Bob Menendez, Joe Manchin
Sen. Bob Menendez (D-NJ) chairman of the Senate Foreign Relations Committee (right) with Sen. Joe Manchin (D-WV). Photo credit: Senator Bob Menendez / Wikimedia (CC BY 2.0)

Based on their response to the indictment of Sen. Bob Menendez (D), it’s fair to say that Democratic voters do not think that being indicted for bribery and abusing one’s office in exchange for cash, valuable gifts, and gold bars is a good thing.

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If you want to understand how Democrats and Republicans view accountability differently, look no further than a new poll taken in New Jersey.

Here, where Sen. Bob Menendez (D) was indicted last month for his role in a bribery scheme, support for him has cratered. A whopping 78 percent of likely Democratic primary voters think that the senator, who formerly chaired the powerful Foreign Relations Committee, should resign, according to the poll conducted by the group Data for Progress. A mere 14 percent think he should stay in office for now.

That is a sharp contrast to the GOP, where Donald Trump seems to gain support every time he is charged with some new crime — no matter how credible the evidence against him is or how serious the alleged offense.

In addition, New Jersey Democrats also left little doubt that, if Menendez does not resign on his own, they will take care of that matter themselves during the primary.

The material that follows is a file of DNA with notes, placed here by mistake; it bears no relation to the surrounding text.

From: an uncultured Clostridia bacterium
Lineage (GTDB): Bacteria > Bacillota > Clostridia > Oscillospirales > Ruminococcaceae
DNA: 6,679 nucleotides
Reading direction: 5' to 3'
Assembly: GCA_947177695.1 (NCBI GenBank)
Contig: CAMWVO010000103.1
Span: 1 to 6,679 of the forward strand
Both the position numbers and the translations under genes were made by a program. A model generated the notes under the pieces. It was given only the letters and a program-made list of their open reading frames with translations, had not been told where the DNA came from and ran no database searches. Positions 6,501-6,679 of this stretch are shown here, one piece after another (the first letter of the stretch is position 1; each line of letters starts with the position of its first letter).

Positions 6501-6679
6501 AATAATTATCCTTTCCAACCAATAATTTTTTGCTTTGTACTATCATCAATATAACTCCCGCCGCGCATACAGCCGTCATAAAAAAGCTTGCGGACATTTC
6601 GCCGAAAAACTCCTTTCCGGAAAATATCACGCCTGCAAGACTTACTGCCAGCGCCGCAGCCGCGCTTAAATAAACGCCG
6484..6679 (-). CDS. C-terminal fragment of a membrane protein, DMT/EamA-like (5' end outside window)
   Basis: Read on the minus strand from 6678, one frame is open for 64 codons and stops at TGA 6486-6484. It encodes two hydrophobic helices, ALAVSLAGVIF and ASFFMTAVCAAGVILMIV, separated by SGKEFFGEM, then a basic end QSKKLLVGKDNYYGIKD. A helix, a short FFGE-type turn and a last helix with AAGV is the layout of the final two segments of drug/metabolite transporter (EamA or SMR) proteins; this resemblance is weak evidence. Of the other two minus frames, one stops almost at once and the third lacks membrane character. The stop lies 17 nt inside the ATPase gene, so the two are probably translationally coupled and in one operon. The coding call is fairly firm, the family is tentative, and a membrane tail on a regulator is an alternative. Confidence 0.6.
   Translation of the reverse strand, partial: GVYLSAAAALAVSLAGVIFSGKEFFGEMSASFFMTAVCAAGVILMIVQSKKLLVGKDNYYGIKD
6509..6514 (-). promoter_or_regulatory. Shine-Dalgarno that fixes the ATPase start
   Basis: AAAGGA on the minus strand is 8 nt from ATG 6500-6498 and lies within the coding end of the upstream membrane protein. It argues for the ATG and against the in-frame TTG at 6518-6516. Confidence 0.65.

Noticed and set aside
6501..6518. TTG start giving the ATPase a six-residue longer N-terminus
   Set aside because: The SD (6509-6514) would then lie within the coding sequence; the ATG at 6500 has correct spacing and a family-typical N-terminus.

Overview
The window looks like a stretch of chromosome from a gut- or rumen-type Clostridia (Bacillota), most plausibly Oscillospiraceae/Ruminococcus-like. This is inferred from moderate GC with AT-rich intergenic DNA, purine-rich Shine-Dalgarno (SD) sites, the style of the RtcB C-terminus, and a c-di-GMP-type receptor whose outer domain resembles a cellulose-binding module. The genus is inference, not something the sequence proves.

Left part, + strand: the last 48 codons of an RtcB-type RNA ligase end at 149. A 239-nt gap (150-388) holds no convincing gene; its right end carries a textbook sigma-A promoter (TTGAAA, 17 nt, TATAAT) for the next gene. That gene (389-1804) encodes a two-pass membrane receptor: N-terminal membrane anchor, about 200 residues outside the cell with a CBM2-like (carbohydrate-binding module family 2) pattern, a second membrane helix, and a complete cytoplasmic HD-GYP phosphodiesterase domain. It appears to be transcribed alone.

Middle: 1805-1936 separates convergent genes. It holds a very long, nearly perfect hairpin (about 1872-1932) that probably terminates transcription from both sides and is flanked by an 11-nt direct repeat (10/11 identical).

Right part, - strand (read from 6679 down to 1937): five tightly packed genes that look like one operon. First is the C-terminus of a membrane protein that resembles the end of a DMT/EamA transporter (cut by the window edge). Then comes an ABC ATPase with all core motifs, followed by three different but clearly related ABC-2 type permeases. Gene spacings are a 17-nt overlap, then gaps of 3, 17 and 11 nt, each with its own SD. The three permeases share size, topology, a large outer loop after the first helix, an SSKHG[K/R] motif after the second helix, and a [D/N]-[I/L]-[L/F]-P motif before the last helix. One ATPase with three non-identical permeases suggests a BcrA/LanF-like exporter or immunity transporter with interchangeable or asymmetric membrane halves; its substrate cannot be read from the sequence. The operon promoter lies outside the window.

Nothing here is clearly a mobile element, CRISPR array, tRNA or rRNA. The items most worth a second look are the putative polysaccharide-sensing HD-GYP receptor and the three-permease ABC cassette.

The senator is up for reelection next year, and Rep. Andy Kim has already announced that he will challenge Menendez.

And, right now, Kim would crush the incumbent.

In a head-to-head matchup, Kim leads Menendez by 39 points. If the primary were held today, Kim would get 48 percent of the vote and Menendez 9 percent!

In a more crowded field, the senator’s support drops even further to an anemic 6 percent.

Based on these figures, it’s fair to say that Democratic voters do not think that being indicted for bribery and abusing one’s office for personal gain (i.e., lots of cash, valuable gifts, and gold bars) is a good thing.

It should also be noted that scores of prominent Democrats, including more than half of his colleagues, have called on Menendez to resign; he also lost his gavel as the chair of the Foreign Relations Committee immediately. 

Over on the Republican side, it’s a different picture.

Here, Trump is the runaway favorite to win the Republican nomination. Nobody seems bothered by him staging a coup, stealing classified documents, obstructing justice, etc.

And hardly anybody in his own party is calling on the former president to withdraw from the race.

We should all be used to this by now, but when contrasting Trump’s situation to that of Menendez, it is quickly apparent that the two parties have completely different measuring sticks when it comes to what kind of behavior constitutes a reason for being fired or forced to resign.

The one type of behavior Republicans do not appear to tolerate is disloyalty — especially to Trump. Because that will get you in real trouble… and possibly even earn you a childish nickname from the former president. 

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